Team Ineos (Formerly the Sky thread)

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Oct 16, 2010
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Cookson tells sky tell vromme to skip that extra bloodbag (and don't turn on that motor), et voila.
Not very complicated.
 
Re:

sniper said:
Cookson tells sky tell vromme to skip that extra bloodbag (and don't turn on that motor), et voila.
Not very complicated.

It's clear Froome thought today would be a nothing day. He kept the branded wheels on and he couldn't climb to save himself. If it wasn't for Astana chasing, Froome would have lost 4 minutes. He'll be back though. No doubt.
 
Jul 13, 2010
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Re: Re:

[quote="thehog".[/quote]
It's clear Froome thought today would be a nothing day. He kept the branded wheels on and he couldn't climb to save himself. If it wasn't for Astana chasing, Froome would have lost 4 minutes. He'll be back though. No doubt.
Why would he take the risk?? Why not just leave the "magic" wheels on, just in case?
 
Re: Re:

thehog said:
sniper said:
Cookson tells sky tell vromme to skip that extra bloodbag (and don't turn on that motor), et voila.
Not very complicated.

It's clear Froome thought today would be a nothing day. He kept the branded wheels on and he couldn't climb to save himself. If it wasn't for Astana chasing, Froome would have lost 4 minutes. He'll be back though. No doubt.
What's with the branded wheels ? Is the inference that the non-branded are special, as in somehow motorised ?
 
May 26, 2010
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bigcog said:
Benotti69 said:
ASO have not got the balls to DQ team sky. No surprise there.
Just team sky, what about all the others ? Or did sky buy off the ASO for them too ? :rolleyes:
Where did i say 'buy' ?

Sky would have lost everyone bar Froome today to the time limit.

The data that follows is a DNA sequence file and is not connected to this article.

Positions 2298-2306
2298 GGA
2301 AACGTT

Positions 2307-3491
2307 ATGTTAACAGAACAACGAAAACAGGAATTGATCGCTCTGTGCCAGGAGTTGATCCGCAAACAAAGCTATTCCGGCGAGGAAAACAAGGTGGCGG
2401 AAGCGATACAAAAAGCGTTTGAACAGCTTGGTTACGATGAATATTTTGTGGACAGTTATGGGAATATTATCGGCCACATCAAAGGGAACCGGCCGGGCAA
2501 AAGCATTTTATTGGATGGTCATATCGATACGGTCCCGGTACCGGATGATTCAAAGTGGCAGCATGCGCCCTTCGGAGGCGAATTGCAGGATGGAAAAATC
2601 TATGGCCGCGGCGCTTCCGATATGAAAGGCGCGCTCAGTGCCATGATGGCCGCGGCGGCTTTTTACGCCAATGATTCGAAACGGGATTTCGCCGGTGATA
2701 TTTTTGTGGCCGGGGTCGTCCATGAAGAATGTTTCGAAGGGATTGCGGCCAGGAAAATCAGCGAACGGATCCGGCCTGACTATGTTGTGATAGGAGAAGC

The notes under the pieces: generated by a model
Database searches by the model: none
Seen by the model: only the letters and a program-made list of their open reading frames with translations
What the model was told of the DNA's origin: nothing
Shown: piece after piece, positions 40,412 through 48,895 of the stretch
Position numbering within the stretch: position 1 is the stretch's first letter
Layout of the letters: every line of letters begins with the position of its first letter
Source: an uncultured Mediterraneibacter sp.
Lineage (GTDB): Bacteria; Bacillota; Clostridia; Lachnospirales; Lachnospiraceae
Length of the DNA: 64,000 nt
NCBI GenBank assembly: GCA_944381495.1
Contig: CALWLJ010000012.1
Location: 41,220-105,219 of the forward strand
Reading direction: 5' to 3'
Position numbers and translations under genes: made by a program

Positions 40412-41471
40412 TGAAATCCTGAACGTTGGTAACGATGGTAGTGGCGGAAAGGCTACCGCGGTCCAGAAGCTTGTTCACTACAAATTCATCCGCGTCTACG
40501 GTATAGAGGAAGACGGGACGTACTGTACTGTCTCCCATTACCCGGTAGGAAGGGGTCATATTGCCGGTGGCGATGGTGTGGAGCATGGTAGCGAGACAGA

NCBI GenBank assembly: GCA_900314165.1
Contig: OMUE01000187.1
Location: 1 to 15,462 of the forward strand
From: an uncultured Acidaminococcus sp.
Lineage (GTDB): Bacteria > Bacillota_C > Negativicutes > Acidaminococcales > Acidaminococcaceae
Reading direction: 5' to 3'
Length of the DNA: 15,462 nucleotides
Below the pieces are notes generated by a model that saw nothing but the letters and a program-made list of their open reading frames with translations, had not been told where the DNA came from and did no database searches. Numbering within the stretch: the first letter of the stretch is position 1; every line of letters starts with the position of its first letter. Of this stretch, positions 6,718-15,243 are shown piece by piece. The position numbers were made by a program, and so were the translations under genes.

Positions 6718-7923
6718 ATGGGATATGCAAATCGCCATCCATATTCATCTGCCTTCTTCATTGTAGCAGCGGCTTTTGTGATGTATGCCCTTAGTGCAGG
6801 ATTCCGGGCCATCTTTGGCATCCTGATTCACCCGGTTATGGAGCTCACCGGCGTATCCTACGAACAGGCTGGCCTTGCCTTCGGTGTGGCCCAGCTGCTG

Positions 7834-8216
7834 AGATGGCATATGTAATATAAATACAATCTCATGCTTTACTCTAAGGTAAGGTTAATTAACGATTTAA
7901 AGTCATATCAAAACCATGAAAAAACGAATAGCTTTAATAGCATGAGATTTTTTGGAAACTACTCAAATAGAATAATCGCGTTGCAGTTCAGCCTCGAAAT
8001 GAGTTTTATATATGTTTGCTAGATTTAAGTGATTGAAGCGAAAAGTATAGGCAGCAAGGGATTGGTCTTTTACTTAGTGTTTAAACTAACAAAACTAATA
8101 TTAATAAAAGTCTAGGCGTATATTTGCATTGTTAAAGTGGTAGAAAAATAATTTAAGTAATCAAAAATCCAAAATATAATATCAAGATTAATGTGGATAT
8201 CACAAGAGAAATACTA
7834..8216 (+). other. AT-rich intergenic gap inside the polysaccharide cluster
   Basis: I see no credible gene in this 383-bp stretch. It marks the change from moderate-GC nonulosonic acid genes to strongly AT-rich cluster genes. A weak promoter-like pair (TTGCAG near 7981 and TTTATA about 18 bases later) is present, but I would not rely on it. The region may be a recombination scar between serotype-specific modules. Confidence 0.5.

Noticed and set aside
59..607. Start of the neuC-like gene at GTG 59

The big teams managed to have their riders inside the time limit according to the rules.

Sky have history of being in the room when rules are broken to suit Sky.

I would've liked to see 91 riders DQ'd today and teams fined for not racing to get inside the time limit.
 
May 26, 2010
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I expect a lot more teams and riders to start criticising Froome/Sky.

That the big slices of pie are going to Sky so obviously makes a mockery of the sport for them and their sponsors.
 
Re: Re:

bigcog said:
Fergoose said:
It is now clear that Froome intends to win the Vuelta, and perhaps I should have seen it coming with all the talk of changing his schedule to peak later. However, this makes it interesting in terms of Sky at the Vuelta as the entire team must also be geared towards winning the GC, as at the TdF, and we would expect therefore the team to dope at similar levels to the TdF if we assume (as many do here) that they are protected by the authorities.

But we aren't seeing that. Barring Konig, (who I would put in the same category as Porte, Pouls and Landa a well paid super domestique with a proven track record of performance) the team has completely failed to control the race and has left Froome repeatedly exposed at key moments. If Yates had been totally juiced and hadn't lost 1min 15 seconds to Chavez on the last climb then Froome would have been in danger, so that was a critical stage for the team to get right but they went AWOL again.